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Subject: Dealing with feedback: how do you decide when to listen and when to ignore? rss

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David Goh
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Hello all,

As someone who's still relatively new to the board game design scene, I've found the art of handling feedback to be one of the most challenging aspects of the design process, because of the sheer amount of considerations that come with it. There are so many variables to account for, such as the background of the playtesters, their number of games played and their preferences, as well as your own data collected, perspectives and biases...

So my question to you is this: how do you decide what parts of your playtesters' feedback to listen to, and what parts to ignore?

I'll start out by sharing an article I recently posted on my blog — it details an experience I had on dealing with feedback while I was designing Endogenesis. In it, I cover the parts of the player feedback I chose to listen to, and the other parts that I ignored, as well as the rationale behind doing so.

Here it is: http://endogenesis.cards/blog/2018/05/25/game-design-2-liste...

I hope someone finds it useful, and I would love to hear about your own perspective on this topic.
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Reiji Kobayashi
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I can't remember the source, but I recall someone stating that the game designer should pay attention to what the playtesters felt (in the case of your example, that the game could be long and boring) and not their suggested improvements.
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David Goh
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That's a good way to do it, and it's definitely what happened in my case!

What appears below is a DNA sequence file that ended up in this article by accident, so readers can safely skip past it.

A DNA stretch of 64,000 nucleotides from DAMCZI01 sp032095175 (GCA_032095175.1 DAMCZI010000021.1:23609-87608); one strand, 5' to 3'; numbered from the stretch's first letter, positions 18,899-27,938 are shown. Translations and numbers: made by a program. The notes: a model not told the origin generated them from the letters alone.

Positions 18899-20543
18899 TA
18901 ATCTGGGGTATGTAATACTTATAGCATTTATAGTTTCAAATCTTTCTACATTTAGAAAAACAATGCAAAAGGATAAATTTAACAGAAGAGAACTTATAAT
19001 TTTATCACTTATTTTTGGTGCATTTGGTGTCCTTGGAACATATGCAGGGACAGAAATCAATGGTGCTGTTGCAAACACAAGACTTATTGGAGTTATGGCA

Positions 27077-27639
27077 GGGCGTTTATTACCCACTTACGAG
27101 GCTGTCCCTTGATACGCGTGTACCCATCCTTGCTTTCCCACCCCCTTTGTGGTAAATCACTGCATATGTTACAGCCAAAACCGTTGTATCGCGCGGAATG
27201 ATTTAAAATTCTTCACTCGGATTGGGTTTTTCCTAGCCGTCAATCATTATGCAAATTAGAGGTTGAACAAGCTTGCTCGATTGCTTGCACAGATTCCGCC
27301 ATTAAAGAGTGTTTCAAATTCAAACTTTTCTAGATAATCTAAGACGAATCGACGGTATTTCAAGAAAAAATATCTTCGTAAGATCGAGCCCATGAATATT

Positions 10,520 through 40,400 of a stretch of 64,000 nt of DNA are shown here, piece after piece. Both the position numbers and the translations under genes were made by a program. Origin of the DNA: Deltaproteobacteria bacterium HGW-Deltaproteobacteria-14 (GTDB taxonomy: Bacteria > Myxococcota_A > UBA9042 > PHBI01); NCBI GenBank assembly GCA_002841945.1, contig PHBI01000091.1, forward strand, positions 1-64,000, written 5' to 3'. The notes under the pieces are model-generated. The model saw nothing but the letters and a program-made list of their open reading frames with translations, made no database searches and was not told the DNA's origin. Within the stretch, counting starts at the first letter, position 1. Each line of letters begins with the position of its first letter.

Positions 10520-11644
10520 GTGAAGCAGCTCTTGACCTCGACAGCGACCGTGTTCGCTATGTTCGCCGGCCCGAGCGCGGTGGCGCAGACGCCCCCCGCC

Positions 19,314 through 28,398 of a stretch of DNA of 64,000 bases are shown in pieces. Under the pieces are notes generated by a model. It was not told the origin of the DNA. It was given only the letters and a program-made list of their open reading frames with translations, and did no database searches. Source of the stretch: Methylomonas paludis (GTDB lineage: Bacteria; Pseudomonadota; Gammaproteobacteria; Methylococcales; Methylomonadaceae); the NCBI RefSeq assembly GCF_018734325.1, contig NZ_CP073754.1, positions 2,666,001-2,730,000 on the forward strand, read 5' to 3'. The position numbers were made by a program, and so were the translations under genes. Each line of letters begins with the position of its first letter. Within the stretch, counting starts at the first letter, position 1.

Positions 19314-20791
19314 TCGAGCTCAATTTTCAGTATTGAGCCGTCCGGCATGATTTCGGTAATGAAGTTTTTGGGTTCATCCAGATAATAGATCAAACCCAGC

Personally, I place a lot of value on understanding the first impressions formed by testers, and those tend to be attributed to how one "feels" about the game on an instinctual level — these reactions are the most genuine and usually reveals the a lot.

I think there's value to when testers suggest improvements, even if they can be distracting at times. Especially from playtesters who are veteran boardgamers, as they'd draw from their experience from other games to provide solutions, and sometimes leads to viable options.
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David Goh
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8Oj4N wrote:
Before I was hitting gym every week I used to listen all the feedback. Now, when they start nagging ''If i were you I would change that, and that'' I just put the hand on their shoulder like Bane in DK3 and ask them:

''Do you feel in charge?''.

But, seriously, first impressions could be very misguiding. Usually after playing 3-4 games with the same person he/she would have a much better formed opinion about it, and that's the time you need to listen.

I should try that See how being physically intimidating affects tester feedback!

Thanks for your input! You're right, and I think I should clarify what I meant by "first impressions." I've been lucky enough where whenever I show my game with new testers, I have them sticking around for a few games. After which, I'd then talk about the game with them and gather their "first impressions" (which, I suppose, isn't really first impressions anymore.) But yes, even then, I hardly make any significant changes to the game based on that feedback... If anything, it's more of a litmus test over whether or not I've achieved certain goals in the latest draft of the design.